Join Date
    Apr 2013
    Location
    Madisonville,TN
    Posts
    201

    Default Re: Trying to decide between Top Bar and Langstroth

    Gflack

    Top bar folks are kind of a niche group. I almost said fringe, but I would not go that far. I have both types of hives. I sell top bar hives on the side, and hope to expand to Lang nucs and top bar nucs in a couple of years. What kind of business do you want to do with your bees? Honey? Nucs? Queens? Pollination? Wax products? You really need to decide this before you spend a bunch of money. I only really know of one commercial top bar operation in the country: Wyatt Mangum's, and he had numerous pollination contracts. (Google his name and his book will come up, excellent read). Top bars are legal in all states, and are easier to inspect if that helps you any. Also, others might disagree with me, but I would get out of the mindset of never feeding your bees sugar. I think all that leads to is a bunch of starved hives. My last advice is t: research research research and keep asking questions. Also sqkcrk s suggestion about finding a bee club is a great one.
    16 y, 30 hives ULBN, treat when needed.

  6. #6
    Join Date
    Jan 2012
    Location
    Lakeland, FL USA
    Posts
    808

    Default Re: Trying to decide between Top Bar and Langstroth

    .

    Perhaps the visual of one of the beauties I build will sway you towards the top bar camp. :-)

    http://lakeland.craigslist.org/grd/4297883066.html

    .
    www.savebeesflorida.com (Honeybee removals and top bar hives)

  7. #7
    Join Date
    Jul 2010
    Location
    Auckland,Auckland,New Zealand
    Posts
    5,999

    Default Re: Trying to decide between Top Bar and Langstroth

    Five hundred bucks?!!
    44 years, been commercial, outfits up to 4000 hives, now 120 hives and 200 nucs as a hobby, selling bees. T (mostly).

  8. #8
    Join Date
    Jun 2013
    Location
    Spring Tx
    Posts
    117

    Default Re: Trying to decide between Top Bar and Langstroth

    Oldtimer !!! +1, not even gold plated hardware. If I could find buyers for $500 tbh's like that I could fully retire with money in my pocket.

  9. #9
    Join Date
    Aug 2013
    Location
    Crivitz, WI
    Posts
    154

    Default Re: Trying to decide between Top Bar and Langstroth

    I built three of these top bar hives for last summer for a little less than 50.00 dollars each. Would have been cheaper if I used scrap/salvaged wood. Being able to build myself, and the price being better allowed me to get into a hobby that I was not sure if I would like. Even with last summer being my first, I really enjoyed using these, and learning about the bees by their use. Most of our club members run Langstroth, so I also had a few opportunities to work with that style of hive. Both are good, but I prefer the TBH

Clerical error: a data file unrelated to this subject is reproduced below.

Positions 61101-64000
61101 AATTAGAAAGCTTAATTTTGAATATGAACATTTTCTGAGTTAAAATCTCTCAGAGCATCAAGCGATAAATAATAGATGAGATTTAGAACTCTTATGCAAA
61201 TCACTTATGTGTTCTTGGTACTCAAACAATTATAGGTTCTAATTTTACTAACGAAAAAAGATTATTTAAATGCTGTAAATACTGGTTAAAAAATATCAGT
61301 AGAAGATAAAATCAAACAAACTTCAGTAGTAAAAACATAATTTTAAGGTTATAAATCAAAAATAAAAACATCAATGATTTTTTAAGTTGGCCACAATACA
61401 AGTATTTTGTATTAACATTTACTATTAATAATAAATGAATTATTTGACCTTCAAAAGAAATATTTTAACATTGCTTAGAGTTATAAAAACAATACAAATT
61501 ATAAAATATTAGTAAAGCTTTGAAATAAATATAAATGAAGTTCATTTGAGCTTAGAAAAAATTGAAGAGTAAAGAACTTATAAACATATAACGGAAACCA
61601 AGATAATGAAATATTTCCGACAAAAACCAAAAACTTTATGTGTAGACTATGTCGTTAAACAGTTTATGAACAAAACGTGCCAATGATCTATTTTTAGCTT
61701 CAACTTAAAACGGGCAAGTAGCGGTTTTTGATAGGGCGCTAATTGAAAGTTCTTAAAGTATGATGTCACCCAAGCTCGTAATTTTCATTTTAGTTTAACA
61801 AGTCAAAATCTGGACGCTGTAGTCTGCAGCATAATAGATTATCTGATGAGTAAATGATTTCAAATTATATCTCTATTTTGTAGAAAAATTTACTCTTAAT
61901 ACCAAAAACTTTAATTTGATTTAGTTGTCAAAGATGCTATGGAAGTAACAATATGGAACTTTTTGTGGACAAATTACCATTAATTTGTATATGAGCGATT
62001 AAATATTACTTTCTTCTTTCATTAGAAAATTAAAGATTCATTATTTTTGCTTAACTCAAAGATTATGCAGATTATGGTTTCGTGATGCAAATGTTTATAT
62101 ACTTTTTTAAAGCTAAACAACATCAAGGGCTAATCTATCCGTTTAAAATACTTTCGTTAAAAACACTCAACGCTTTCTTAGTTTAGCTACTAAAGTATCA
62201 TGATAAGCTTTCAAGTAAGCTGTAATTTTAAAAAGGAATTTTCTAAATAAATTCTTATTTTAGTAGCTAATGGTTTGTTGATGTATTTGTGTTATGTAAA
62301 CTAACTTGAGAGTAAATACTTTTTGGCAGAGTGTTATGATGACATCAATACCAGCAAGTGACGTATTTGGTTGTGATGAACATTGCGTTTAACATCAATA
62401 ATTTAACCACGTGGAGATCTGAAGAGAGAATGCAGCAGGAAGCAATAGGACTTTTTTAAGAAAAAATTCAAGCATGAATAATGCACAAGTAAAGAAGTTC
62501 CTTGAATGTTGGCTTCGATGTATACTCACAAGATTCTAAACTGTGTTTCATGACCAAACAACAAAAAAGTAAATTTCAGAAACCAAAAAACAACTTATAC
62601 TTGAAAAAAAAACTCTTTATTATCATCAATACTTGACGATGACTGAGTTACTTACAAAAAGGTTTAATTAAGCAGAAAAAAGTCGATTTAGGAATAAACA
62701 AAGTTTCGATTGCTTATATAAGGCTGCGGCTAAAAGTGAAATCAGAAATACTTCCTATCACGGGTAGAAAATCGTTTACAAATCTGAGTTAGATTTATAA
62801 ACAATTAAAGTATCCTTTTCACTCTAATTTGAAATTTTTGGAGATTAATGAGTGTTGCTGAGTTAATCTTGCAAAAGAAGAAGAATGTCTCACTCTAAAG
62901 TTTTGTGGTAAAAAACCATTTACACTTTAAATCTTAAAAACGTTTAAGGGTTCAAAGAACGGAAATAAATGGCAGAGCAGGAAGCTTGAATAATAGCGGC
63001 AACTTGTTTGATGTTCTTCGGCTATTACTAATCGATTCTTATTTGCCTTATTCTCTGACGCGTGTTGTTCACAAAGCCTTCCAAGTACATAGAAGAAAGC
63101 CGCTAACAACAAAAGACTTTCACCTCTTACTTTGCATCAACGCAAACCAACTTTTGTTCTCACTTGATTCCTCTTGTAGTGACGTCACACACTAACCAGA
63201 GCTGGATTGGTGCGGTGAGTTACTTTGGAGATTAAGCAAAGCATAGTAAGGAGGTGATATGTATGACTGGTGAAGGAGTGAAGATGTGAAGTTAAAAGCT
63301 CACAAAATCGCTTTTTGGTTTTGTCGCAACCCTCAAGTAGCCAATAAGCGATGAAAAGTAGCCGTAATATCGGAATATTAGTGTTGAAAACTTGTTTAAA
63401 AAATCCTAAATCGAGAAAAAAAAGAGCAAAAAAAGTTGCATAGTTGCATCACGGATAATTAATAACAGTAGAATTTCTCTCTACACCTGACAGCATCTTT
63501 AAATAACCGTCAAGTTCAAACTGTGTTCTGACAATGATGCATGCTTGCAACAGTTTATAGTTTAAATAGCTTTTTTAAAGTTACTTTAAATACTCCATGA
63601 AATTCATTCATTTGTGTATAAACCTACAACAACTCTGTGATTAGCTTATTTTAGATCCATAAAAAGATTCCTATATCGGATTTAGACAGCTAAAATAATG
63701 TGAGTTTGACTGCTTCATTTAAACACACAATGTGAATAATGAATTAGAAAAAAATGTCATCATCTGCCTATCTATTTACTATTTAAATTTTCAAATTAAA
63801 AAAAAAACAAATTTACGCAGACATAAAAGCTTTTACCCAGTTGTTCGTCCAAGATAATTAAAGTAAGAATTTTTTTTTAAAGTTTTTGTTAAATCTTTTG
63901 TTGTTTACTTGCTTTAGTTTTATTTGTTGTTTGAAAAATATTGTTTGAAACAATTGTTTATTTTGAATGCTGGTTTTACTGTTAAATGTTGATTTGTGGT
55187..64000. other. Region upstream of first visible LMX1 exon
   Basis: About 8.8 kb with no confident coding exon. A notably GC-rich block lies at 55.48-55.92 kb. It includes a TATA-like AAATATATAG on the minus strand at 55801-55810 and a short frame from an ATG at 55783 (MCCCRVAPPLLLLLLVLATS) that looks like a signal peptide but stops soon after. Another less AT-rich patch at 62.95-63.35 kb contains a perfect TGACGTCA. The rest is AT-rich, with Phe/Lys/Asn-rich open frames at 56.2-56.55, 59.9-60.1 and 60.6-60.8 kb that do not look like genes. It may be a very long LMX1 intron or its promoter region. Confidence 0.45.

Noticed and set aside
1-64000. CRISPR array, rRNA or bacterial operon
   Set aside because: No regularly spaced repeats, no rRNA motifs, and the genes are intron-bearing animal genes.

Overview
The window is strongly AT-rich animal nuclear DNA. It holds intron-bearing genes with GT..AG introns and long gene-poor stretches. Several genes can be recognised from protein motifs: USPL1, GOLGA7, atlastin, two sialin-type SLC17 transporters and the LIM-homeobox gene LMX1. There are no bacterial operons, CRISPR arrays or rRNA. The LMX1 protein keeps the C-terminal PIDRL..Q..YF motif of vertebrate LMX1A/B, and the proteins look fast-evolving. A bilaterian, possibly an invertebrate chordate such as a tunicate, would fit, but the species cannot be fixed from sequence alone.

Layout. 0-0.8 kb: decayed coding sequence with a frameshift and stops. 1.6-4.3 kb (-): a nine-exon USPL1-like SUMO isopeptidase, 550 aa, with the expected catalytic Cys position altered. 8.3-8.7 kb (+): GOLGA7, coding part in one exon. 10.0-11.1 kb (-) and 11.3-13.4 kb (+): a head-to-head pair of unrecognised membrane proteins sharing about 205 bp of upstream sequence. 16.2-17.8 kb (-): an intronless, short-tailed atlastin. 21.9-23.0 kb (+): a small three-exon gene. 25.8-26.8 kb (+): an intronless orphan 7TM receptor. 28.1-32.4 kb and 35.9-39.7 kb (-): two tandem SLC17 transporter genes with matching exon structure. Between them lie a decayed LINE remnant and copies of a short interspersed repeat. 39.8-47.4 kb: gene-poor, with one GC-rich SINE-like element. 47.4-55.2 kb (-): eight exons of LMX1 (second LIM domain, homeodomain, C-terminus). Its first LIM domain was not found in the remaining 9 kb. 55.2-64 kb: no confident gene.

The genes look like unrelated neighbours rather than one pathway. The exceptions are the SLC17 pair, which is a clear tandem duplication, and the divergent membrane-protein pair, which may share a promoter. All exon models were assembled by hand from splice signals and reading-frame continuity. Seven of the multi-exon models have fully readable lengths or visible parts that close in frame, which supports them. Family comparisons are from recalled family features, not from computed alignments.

TopBar17.jpgTopBar18.jpgTopBar34.jpg

  10. #10
    Join Date
    Apr 2012
    Location
    Jackson, MI
    Posts
    20

    Default Re: Trying to decide between Top Bar and Langstroth

    I am running both types of hives and am using this experience to learn both systems. Each system has its own unique challenges and I am learning tons. My experience would lead me to believe that if you are looking for a profit making adventure, I would suggest the Langstroth hives as they can produce serious amounts of honey. They allow you the ability to reuse frames, after they have been extracted...but, I would suggest a regular rotation of those frames as they can darken quickly and effect the color and quality of your product. Top bar hives will avail you good amounts of honey, but the most popular method of extraction is crush and strain, which forces your bees to rebuild all the comb to replace that which you took. I have read several people suggest that one way is more "natural" than the other way of beekeeping, but I would suggest that anytime mankind puts bees in any type of structure we have designed that it isn't what they would have preferred themselves. History shows us they can be incredibly adaptable and will often take up residence in the strangest of places. I have been given the sage advice of deciding exactly what you want out of beekeeping and to follow that course, it might be making healthy bee colonies, it might be a single focus on honey...or trying to find that delicate, and elusive, balance between both. I wish you all success on your adventure and commend you for seeking advice on boards like this.

  11. #11
    Join Date
    Mar 2013
    Location
    Greater Hartford area, CT
    Posts
    289

    Default Re: Trying to decide between Top Bar and Langstroth